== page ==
When I analyze the definition of disassociation and compare it with the four actions that are said to express disassociation, I find that the actions do not fit the definition. The difference between disfellowshipping and disassociation, according to the definition, is that a disfellowshipped person is thrown out of the congregation by a committee of three elders while disassociation means that a Witness leaves the congregation of his own free will and by his own decision. But this simply is not true! In all four situations, the person is thrown out of the congregation, and the person’s free will plays a limited role in only two of the situations. I will illustrate this by asking three questions.
- Did the Witness leave of his own free will?
- Would the Witness be allowed to stay in the congregation if he wanted to stay?
- Was the Witness thrown out of the congregation?
The answers are found in table 1.1, and I will elucidate each point below.
Table 1.1. The relationship between the free will of the Witness and the force of the congregation
|Leaves voluntarily?||Allowed to stay?||Being thrown out|
|(2)||Yes or No||No||Yes|
Claiming that each of the four actions mentioned in the Shepherd book shows that a Witness has resigned, of his own free will, to no longer be one of Jehovah’s Witnesses, is simply a deception. This is a good example of what is called “alternative reality. The claim of the Governing Body will not be accepted by any scholar who knows the real situation. But because the view of the Witnesses is that the members of the Governing Body are always right, and everything they say or write is the truth and nothing but the truth, the members of the congregations of the Witnesses accept their claim that a disassociated Witness resigns voluntarily.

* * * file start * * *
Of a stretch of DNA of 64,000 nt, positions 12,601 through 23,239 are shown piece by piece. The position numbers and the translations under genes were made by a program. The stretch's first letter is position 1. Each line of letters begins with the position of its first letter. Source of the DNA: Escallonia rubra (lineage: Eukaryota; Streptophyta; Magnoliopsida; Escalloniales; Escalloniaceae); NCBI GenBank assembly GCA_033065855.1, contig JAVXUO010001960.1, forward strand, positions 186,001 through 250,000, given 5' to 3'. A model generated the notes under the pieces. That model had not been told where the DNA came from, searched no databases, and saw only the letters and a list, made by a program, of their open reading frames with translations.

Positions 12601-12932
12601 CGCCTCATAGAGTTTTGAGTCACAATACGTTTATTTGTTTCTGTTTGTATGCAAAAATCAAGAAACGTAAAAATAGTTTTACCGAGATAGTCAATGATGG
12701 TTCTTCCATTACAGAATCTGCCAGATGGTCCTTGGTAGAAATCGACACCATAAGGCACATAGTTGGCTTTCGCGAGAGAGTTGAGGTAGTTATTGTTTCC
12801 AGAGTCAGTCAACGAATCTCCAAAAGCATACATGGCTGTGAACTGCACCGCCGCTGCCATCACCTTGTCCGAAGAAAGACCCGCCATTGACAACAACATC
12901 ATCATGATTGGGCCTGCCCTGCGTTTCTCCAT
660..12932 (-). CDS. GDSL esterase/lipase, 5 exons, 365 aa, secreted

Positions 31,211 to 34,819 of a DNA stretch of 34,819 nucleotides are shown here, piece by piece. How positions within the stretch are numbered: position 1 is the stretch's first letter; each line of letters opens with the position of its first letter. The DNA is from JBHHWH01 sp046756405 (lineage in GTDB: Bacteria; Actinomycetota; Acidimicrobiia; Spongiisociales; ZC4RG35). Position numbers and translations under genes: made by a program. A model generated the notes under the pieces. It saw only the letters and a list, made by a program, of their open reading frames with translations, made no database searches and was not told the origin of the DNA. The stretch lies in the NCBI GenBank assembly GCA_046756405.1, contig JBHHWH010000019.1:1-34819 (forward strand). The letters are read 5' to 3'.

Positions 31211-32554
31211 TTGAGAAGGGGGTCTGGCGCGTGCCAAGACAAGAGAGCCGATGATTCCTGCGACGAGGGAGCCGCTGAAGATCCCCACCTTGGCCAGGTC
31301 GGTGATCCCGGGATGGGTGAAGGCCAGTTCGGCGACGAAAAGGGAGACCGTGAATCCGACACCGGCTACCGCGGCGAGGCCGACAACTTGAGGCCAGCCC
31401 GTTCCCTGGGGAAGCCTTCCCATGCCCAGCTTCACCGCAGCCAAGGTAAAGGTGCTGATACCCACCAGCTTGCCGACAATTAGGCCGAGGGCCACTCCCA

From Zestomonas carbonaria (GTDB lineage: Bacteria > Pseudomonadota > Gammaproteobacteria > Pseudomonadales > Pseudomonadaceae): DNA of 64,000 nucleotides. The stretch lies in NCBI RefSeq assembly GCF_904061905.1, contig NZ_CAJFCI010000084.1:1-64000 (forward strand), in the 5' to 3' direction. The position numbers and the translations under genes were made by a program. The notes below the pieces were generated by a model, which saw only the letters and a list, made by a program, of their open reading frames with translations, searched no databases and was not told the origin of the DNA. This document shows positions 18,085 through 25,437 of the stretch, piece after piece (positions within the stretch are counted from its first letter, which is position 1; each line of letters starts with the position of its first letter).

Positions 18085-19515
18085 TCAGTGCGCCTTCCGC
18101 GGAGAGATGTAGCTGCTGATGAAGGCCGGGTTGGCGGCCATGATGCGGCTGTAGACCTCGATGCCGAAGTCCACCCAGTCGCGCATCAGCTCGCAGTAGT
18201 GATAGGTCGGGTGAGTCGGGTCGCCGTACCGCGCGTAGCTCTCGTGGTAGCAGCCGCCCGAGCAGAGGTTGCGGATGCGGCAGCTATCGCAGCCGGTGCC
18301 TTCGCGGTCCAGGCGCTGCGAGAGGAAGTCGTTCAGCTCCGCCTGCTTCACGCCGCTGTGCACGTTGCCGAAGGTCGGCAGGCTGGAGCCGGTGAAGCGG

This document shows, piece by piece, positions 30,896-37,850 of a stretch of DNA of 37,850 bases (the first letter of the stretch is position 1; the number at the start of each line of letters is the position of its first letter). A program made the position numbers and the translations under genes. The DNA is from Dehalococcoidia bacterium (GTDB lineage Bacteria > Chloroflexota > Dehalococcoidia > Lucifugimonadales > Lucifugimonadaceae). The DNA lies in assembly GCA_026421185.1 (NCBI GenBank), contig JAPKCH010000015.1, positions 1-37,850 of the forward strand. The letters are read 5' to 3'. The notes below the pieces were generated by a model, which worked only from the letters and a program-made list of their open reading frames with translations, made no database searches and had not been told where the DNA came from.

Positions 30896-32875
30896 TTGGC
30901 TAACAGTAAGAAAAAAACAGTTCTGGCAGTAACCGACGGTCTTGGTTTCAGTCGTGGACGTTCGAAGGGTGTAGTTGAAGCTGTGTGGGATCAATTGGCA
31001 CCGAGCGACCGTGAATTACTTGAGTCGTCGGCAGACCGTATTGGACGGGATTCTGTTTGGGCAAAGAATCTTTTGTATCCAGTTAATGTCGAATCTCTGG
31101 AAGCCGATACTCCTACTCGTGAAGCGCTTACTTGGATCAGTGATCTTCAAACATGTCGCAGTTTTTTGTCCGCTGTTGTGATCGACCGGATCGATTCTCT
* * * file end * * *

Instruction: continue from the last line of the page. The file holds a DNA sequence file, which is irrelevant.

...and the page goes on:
|The fact that a Witness who has performed three of the four actions claimed to indicate that he has voluntarily resigned from the congregation, will not be allowed to stay in the congregation, shows that he has not left the congregation of his own free will—he has been thrown out.|
I cannot think of a better example of the hollowness of this situation, than the famous literary folktale about The Emperor’s new clothes by the Danish writer H.C. Andersen. Below we find an English translation made by Jean Hersholt.
|Many years ago there was an Emperor so exceedingly fond of new clothes that he spent all his money on being well dressed. He cared nothing about reviewing his soldiers, going to the theatre, or going for a ride in his carriage, except to show off his new clothes. He had a coat for every hour of the day, and instead of saying, as one might, about any other ruler, “The King’s in council,” here they always said. “The Emperor’s in his dressing room.”